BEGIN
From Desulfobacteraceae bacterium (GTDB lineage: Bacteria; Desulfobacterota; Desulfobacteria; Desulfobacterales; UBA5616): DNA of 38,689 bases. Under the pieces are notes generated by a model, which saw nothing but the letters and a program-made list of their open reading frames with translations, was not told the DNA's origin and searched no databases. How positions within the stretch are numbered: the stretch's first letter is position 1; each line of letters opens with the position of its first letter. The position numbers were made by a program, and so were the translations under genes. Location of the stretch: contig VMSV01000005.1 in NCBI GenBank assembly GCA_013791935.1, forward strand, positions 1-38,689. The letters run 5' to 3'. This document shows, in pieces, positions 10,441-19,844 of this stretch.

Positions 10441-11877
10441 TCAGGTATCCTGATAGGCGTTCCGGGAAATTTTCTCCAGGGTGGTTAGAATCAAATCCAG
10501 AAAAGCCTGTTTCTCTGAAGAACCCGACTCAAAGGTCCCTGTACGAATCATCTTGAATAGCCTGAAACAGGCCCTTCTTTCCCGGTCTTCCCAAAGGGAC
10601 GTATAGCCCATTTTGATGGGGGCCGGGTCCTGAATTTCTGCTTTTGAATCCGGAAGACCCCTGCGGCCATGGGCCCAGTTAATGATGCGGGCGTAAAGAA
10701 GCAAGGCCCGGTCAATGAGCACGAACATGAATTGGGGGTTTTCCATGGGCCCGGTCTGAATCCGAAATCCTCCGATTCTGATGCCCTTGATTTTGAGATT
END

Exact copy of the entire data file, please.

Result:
From Desulfobacteraceae bacterium (GTDB lineage: Bacteria; Desulfobacterota; Desulfobacteria; Desulfobacterales; UBA5616): DNA of 38,689 bases. Under the pieces are notes generated by a model, which saw nothing but the letters and a program-made list of their open reading frames with translations, was not told the DNA's origin and searched no databases. How positions within the stretch are numbered: the stretch's first letter is position 1; each line of letters opens with the position of its first letter. The position numbers were made by a program, and so were the translations under genes. Location of the stretch: contig VMSV01000005.1 in NCBI GenBank assembly GCA_013791935.1, forward strand, positions 1-38,689. The letters run 5' to 3'. This document shows, in pieces, positions 10,441-19,844 of this stretch.

Positions 10441-11877
10441 TCAGGTATCCTGATAGGCGTTCCGGGAAATTTTCTCCAGGGTGGTTAGAATCAAATCCAG
10501 AAAAGCCTGTTTCTCTGAAGAACCCGACTCAAAGGTCCCTGTACGAATCATCTTGAATAGCCTGAAACAGGCCCTTCTTTCCCGGTCTTCCCAAAGGGAC
10601 GTATAGCCCATTTTGATGGGGGCCGGGTCCTGAATTTCTGCTTTTGAATCCGGAAGACCCCTGCGGCCATGGGCCCAGTTAATGATGCGGGCGTAAAGAA
10701 GCAAGGCCCGGTCAATGAGCACGAACATGAATTGGGGGTTTTCCATGGGCCCGGTCTGAATCCGAAATCCTCCGATTCTGATGCCCTTGATTTTGAGATT